Pioneer Fellows Cyrill Hess and Melanie Binggeli want to market duckweed as a healthy food that’s good for the environment.
Best described as light green, with a taste reminiscent of bean sprouts and a pleasantly grainy texture, Wolffia is one of five genera of a plant commonly known as duckweed or "water lentils". It is also the most easily digestible, as Cyrill Hess explains at an impromptu tasting in a basement-level environmental chamber at ETH Zurich’s Department of Environmental Systems Science. Just before, Hess had used a sieve to skim the Wolffia off the water in a wooden basin in front of the tasters. The grass-green carpet floats atop an aqueous nutrient solution that is continually cleaned by a pump. In the environmental chamber, scientists can precisely control temperature, humidity and lighting conditions. Hess started cultivating the Wolffia two weeks ago on a water surface measuring about five square meters. On a good day, he skims off 1.5 kilogrammes of this "green caviar" - that’s what he calls the product that his start-up, LemnaPro, is working on.
Fast growing and healthy too
Hess, who studied environmental sciences at ETH Zurich, conducted research with duckweed while working on his Master’s thesis and came to recognise its potential: "No flowering plant reproduces faster," he explains. Under favourable conditions in the wild, it can cover ponds and small lakes in just a few days. Hess continues: "It also contains large amounts of high-quality plant proteins, lots of fibre, valuable unsaturated fatty acids and few carbohydrates." An obvious choice to be deemed a "superfood", duckweed has long been prized in Asian cuisines but is largely unknown in Europe. Hess hopes it could become a staple in a largely vegetarian diet, which nutritional experts and environmental scientists recommend as a way to prevent cardiovascular disease and help mitigate the climate crisis.
He discovered his enthusiasm for alternative and sustainable foods in Achim Walter’s lectures on alternative crops. Walter, Professor of Crop Science at ETH, wants to help build a sustainable world food system through research, new technologies and alternative crops. Walter helped Hess obtain a position as a guest researcher so he could use the lab and environmental chambers to further refine his idea.
He also introduced Hess to his former undergraduate student Melanie Binggeli. During her studies, she was active in the ETH Entrepreneur Club and other start-up networks. Binggeli wrote her Bachelor’s thesis on soy and her Master’s thesis on insects, so she already had some experience with alternative sources of protein. "The UN Food and Agriculture Organization says that by 2050, we have to increase food production by 70 percent. To do that, we urgently need new approaches," she says, continuing: "What really fascinates me about research is putting new knowledge into practice, so we can do something positive for people and for the environment."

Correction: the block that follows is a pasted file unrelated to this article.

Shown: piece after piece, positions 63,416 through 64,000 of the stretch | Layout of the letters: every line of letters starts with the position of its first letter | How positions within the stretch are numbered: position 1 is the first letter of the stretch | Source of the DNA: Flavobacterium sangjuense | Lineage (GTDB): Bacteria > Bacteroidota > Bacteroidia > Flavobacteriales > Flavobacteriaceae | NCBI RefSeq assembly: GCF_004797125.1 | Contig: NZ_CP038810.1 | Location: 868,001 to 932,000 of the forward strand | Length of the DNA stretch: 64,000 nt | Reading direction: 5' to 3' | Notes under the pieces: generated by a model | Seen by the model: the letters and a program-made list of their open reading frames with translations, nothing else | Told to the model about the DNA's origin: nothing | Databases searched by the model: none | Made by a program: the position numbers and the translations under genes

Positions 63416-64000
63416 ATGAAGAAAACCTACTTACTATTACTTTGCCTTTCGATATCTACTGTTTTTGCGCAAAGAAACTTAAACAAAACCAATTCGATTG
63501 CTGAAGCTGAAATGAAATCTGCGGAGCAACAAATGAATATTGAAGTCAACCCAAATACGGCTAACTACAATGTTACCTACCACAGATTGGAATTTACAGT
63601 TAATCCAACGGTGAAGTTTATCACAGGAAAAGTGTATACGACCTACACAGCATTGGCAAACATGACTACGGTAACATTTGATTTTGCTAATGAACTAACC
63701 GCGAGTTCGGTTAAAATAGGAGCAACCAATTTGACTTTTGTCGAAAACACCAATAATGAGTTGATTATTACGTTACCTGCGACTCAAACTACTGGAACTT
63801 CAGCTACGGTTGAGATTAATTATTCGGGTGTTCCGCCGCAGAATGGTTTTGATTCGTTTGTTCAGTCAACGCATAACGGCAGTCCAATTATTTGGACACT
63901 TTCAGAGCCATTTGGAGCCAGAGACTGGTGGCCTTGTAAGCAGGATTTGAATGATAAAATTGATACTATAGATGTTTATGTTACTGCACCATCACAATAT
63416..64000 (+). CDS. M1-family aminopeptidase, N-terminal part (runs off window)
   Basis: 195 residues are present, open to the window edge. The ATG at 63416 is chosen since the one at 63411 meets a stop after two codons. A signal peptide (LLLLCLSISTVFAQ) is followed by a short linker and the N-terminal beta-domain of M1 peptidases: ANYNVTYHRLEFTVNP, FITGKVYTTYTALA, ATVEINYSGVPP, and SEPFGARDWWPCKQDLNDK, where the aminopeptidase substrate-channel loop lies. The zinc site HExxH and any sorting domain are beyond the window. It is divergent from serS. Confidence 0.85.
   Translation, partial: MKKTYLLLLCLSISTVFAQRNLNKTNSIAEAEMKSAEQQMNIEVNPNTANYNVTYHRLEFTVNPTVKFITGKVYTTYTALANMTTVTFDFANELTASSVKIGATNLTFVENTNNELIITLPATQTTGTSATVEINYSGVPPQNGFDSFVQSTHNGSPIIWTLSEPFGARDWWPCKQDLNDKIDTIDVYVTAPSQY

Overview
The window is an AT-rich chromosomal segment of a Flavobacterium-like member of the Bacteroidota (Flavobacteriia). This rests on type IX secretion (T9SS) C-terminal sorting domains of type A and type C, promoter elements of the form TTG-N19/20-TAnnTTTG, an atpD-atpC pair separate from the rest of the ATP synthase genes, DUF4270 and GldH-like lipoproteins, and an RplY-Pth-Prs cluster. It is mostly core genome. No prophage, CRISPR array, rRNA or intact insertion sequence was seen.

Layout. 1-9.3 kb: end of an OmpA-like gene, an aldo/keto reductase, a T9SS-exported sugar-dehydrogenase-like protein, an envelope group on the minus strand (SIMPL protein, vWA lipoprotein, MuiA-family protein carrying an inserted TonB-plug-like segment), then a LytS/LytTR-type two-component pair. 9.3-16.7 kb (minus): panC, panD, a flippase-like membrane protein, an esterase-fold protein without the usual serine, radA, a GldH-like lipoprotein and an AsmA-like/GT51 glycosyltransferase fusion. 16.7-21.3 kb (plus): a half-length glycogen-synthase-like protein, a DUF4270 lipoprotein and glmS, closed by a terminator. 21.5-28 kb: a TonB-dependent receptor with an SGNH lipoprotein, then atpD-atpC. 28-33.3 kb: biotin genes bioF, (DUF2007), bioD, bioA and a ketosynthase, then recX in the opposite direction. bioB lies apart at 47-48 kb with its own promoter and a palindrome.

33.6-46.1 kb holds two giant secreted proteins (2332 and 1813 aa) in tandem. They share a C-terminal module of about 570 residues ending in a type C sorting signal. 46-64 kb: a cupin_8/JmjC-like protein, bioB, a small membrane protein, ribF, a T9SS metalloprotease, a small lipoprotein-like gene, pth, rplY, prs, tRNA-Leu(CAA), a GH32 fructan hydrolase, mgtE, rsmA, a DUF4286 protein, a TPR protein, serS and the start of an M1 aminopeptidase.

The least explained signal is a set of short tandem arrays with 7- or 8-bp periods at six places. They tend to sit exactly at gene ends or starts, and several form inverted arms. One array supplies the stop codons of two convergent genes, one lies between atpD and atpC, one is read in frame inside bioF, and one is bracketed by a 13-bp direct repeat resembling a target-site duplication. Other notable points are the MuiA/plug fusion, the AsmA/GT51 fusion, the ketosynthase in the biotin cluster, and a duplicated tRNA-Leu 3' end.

One key part of the progression from the initial idea to the first product samples was the Student Project House at ETH Zurich. It was here that Binggeli and Hess developed the first prototypes for their system. What started out as a plastic crate and an aquarium water pump has transformed into a sophisticated wooden basin with specific current properties for optimum Wolffia growth. They also had a mentor who not only helped them to build up a network, but she also provided encouragement in difficult patches and stressed how important it is to test out ideas at an early stage.
However, there are still several challenges the start-up must overcome before consumers can find Wolffia on the supermarket shelves. For one thing, the production process in the environmental chamber is complicated. It needs to be optimised to prevent other organisms spreading and posing a threat to the duckweed or people. "Plant disease is responsible for the failure of most previous ventures that have attempted to cultivate duckweed," Hess says. He goes on to explain: "The larger the volume, the more difficult it is to keep production costs as low as possible while maintaining hygienic conditions."
Establishing a market
Another challenge is of a legal nature: Hess and Binggeli must request approval from the European Union for a novel food before Wolffia can be sold as a foodstuff in the first place. This approval process requires dozens of analyses, and Hess estimates that the EU dossier will cost half a million Swiss francs. "After obtaining approval, we then need to set up the entire value chain and a market for our product," he explains. Consumers first have to get to know Wolffia - for example, it is splendidly suited for smoothies or as a salad.
In September 2019, ETH Zurich awarded Hess and Binggeli Pioneer Fellowships. This pays them a salary, provides them access to laboratories and office space, and ultimately gives them a year to work on their idea without financial stress. A harvest from the environmental chamber in the basement of the Department of Environmental Systems Science has already been sent out for testing to an investor in the food industry - one who seemingly can’t wait to try this "green caviar".